01 May 2013

Be Your Own Governor: Support Local Farmers

Much has been written lately about a Tennessee bill that passed the state House and Senate recently, a bill based on a law that exists in many states requiring people to turn in photos or videos of livestock abuse, unedited, to law enforcement within 48 hours of recording it.  Ideas like the one presented in this bill and the response that the idea has generated were the impetus behind my starting this blog in the first place: issues often aren't as clear as they seem.  Two primary responses stand out, both from groups of people claiming to be looking out for the welfare of animals, and the logic of both stopped me from shooting off an email to Governor Bill Haslam with an opinion. Of course, you can read any of the dozens of articles and blog posts out there on the topic, so here, I shall take a slightly different turn.

Some of the livestock seen at Adventures in Agriculture in Rutherford County, TN.
On one side, animal rights groups like the Humane Society of the United States [HSUS] criticize this bill--even taking it to The Ellen DeGeneres show--because it makes proving recurring abuse difficult. They emphasize the importance of gathering evidence over time that shows a history of abuse. Supporters of the bill and critics of HSUS believe it's important to stop abuse immediately, hence the 48-hour rule. Some of the blogs I found on the topic, like Humane Watch, point out that HSUS allows abuse to continue for weeks or months while compiling video footage, and bloggers also assert that HSUS splices together inconclusive video segments to make stronger, falsified cases. Either situation is then used to raise funds for the group.

My initial thinking was, if the law proves unjust, people will break it or find ways around it to protect animals. Of course, people subvert just laws, too. Why, then, care about whether bills like this become law?

Cari Wade Gervin, a journalist reporting with Metro Pulse out of Knoxville, highlighted additional points in an article on March 27th entitled, "Critics Say Tennessee Bill Aimed At Reducing Animal Cruelty May Actually Protect Food Industry." The entire article is worth reading, but two points stuck with me. First, the bill only protects livestock, not all animals. The language should have been written to give the law a broader scope. Second, the bill does not protect the press or their confidential sources. That latter point doesn't merely reflect the sentiment that long-term investigations are important, but it casts a shadow over the freedom of the press. An animal rights group specifically looking for abuse differs from--or should differ from--an investigative journalist hunting out the truth without an agenda. While it is neither the case that all animal rights groups seek to shut down animal farms, nor that all journalists write without an agenda, we must carefully consider legislation that could restrict the effectiveness of research by the media.

Both sides have valuable arguments: animal's need protection from harm immediately, not six months after the harm occurs, but to convict someone of serial inhumanity requires proof of recurrence. Livestock handling differs dramatically from how the average non-farming family would handle a pet, and a lack of understanding of the processes by the public could damage a business that is operating within the law.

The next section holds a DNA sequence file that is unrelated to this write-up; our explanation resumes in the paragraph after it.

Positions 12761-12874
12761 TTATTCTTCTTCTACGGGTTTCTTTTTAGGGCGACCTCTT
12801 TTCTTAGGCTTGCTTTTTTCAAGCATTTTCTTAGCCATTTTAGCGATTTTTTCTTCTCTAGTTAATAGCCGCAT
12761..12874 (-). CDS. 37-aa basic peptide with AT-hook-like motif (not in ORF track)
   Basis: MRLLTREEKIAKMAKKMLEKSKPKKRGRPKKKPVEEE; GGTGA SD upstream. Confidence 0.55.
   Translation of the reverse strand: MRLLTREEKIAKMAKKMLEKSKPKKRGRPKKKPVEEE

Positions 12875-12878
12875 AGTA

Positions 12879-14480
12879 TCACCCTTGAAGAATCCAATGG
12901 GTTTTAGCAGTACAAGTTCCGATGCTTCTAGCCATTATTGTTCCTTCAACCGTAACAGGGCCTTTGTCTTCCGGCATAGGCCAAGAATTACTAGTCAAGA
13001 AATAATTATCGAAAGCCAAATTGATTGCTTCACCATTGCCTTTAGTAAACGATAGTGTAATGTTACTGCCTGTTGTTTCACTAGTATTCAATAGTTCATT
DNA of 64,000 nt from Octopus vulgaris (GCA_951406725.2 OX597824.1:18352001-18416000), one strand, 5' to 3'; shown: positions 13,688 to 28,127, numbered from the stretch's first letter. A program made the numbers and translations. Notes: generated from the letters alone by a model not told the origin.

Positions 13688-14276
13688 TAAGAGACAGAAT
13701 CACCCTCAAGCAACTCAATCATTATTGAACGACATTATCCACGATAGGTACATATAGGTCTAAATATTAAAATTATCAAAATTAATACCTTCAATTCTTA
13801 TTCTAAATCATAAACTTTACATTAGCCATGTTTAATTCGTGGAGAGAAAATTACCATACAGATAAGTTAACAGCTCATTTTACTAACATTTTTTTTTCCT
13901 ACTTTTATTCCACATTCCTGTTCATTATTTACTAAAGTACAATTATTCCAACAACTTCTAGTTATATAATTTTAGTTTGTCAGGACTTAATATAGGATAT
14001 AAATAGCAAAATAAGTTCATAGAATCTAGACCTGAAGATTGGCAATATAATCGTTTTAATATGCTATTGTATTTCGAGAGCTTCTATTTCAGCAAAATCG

"Farm animal welfare is critically important to animal agriculture." John McGlone, Texas Tech University (Miller, Marlys. "Webinar: 'Gestation Sow Housing' to provide answers and insights," Pork Magazine, May 2, 2012. Accessed April 30, 2013.)

On Wednesday, Blake Farmer with Nashville Public Radio reported that Governor Haslam has received a huge response advocating against signing the bill, but what should we do next? If you believe that animals, including livestock raised for food, deserve humane treatment and slaughter, that they should not suffer and should be honored as that which sustains us, then you will find yourself in the company of many farmers. Find sources of humanely raised animals. Advocate for more humane laws regarding the housing and slaughter of animals. Talk to farmers at the farmer's markets and read about the individual industries to learn accepted practices. You might not agree with accepted practices, but you will be able to make informed purchases and advocate for better policies.

As I discussed in one of my most popular posts, "Monsanto, Monoculture, and Consumer-Driven Monopolies," much of our power comes from our pocketbooks. All industries are driven to cheaper methods of production, and only when we demand better quality with our purchasing power do we see long-standing, effective results. By committing to buying certain types of products, we allow producers to strive for quality over price. When people will break or circumvent laws that do not suit them, whether just or unjust, our best motivator becomes money. Make it feasible for farms to do things in a way that brings them better profits by producing better products, and the market will respond. Yes, we can be misled by promises, and that is where the laws and freedom of information protect us. The potential to be misled must not discourage us from seeking a culture of quality and morality. Whatever you believe about the bill, you can make a bigger difference with the choices you make every day.

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